Building the World Blog by Kathleen Lusk Brooke and Zoe G Quinn is licensed under a Creative Commons Attribution-NonCommercial-NoDerivs 3.0 Unported License.

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March 19, 2013
by zoequinn001
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Rock Czar

St. Petersburg, from the Daily Mail, at dailymail.com

Historically, the price of admission to St. Petersburg was once a stone. When Czar (did you know that Czar is Russian for Caesar?) Peter the Great decided to build a new capital for Russia, he first used wood as the building material. But his goal was to fashion a city of lasting grandeur, and stone was preferred for endurance. Therefore, the Czar handed down two imperial decrees: first, he forbade building with stone anywhere in Russia except in St. Petersburg, so that all stonemasons had to come to the new city if they wished to work in their craft; second, he put out the whimsical but direct order that no one could enter the city unless the person brought a stone for admittance.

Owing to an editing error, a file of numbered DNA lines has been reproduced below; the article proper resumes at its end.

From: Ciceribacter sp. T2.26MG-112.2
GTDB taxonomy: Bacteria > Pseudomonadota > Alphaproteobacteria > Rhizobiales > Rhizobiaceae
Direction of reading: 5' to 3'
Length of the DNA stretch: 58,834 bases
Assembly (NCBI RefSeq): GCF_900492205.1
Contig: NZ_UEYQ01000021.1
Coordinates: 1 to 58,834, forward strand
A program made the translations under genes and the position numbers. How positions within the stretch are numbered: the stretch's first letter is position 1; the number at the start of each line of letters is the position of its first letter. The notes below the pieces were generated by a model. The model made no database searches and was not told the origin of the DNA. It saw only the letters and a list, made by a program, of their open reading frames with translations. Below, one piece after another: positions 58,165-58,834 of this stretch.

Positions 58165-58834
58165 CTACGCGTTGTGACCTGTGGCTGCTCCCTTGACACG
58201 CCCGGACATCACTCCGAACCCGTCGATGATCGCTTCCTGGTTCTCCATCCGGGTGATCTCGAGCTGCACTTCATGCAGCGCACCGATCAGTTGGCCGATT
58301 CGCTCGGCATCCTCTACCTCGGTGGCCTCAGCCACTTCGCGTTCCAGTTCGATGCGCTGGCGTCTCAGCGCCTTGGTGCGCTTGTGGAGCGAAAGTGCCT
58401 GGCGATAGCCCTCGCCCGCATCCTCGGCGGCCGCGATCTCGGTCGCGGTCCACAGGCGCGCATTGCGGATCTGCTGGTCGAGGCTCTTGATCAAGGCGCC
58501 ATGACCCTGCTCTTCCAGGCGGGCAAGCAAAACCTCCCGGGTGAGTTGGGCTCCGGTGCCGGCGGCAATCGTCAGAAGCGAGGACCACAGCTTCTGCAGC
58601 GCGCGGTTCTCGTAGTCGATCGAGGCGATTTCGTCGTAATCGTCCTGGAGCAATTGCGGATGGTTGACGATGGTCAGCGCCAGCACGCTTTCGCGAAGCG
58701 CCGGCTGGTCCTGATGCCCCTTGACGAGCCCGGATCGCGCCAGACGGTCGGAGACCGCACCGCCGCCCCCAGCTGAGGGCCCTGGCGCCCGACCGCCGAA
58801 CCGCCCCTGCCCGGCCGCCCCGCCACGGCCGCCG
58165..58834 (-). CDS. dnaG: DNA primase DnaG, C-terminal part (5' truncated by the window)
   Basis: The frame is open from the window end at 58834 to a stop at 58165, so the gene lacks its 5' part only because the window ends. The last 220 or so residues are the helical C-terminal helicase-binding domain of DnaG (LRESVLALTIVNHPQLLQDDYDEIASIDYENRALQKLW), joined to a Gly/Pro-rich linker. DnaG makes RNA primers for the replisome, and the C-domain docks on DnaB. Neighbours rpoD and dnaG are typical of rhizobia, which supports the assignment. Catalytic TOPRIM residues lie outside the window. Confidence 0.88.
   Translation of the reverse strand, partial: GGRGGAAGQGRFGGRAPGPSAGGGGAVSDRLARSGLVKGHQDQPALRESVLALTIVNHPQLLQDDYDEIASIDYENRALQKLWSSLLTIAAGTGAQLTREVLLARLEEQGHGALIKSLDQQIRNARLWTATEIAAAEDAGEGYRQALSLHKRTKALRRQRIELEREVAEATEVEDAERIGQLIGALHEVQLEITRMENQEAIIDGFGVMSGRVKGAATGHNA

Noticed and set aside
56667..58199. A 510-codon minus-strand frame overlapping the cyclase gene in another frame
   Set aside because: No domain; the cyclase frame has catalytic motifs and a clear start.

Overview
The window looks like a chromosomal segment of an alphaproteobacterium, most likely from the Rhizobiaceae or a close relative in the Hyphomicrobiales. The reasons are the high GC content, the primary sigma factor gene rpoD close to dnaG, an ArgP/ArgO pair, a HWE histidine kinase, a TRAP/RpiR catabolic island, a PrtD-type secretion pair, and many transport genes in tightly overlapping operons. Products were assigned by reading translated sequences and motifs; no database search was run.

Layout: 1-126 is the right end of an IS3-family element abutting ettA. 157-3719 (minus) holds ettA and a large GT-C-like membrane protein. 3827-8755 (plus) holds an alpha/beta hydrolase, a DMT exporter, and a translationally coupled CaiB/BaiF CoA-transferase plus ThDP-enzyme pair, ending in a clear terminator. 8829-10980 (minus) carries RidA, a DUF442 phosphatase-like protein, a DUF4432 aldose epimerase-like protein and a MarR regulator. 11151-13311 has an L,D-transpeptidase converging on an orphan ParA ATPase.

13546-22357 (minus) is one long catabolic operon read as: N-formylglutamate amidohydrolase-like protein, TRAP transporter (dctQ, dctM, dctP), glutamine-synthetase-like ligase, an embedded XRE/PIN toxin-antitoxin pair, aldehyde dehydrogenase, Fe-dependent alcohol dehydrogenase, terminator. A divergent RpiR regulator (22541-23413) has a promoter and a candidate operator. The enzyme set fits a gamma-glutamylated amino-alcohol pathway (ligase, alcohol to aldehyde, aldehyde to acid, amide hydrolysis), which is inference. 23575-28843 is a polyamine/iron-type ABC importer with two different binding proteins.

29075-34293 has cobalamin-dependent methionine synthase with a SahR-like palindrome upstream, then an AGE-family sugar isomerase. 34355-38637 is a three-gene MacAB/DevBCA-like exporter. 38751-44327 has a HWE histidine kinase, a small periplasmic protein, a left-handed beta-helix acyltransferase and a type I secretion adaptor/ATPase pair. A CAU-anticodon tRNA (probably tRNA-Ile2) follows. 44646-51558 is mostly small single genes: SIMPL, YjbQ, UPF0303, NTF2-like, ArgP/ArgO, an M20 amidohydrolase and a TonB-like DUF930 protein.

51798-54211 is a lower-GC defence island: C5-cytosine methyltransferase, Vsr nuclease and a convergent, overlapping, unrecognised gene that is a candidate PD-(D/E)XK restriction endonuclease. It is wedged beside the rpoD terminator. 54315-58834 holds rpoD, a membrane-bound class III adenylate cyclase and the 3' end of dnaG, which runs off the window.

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Building the World Blog by Kathleen Lusk Brooke and Zoe G Quinn is licensed under a Creative Commons Attribution-NonCommercial-NoDerivs 3.0 Unported License.

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June 5, 2012
by zoequinn001
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Beards are so last season!

Peter the Great set a new style. He wanted Russians to look more European and not so “old fashioned.” The move of the capital to the western area of Russia emphasized connection with Europe. And so he taxed beards to dissuade men from wearing them. Many portraits of Peter shows him without beard, but sporting a fashionable mustache:

Czar Peter by William Faithorne II, from Library of Congress, at loc.gov.

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Building the World Blog by Kathleen Lusk Brooke and Zoe G Quinn is licensed under a Creative Commons Attribution-NonCommercial-NoDerivs 3.0 Unported License.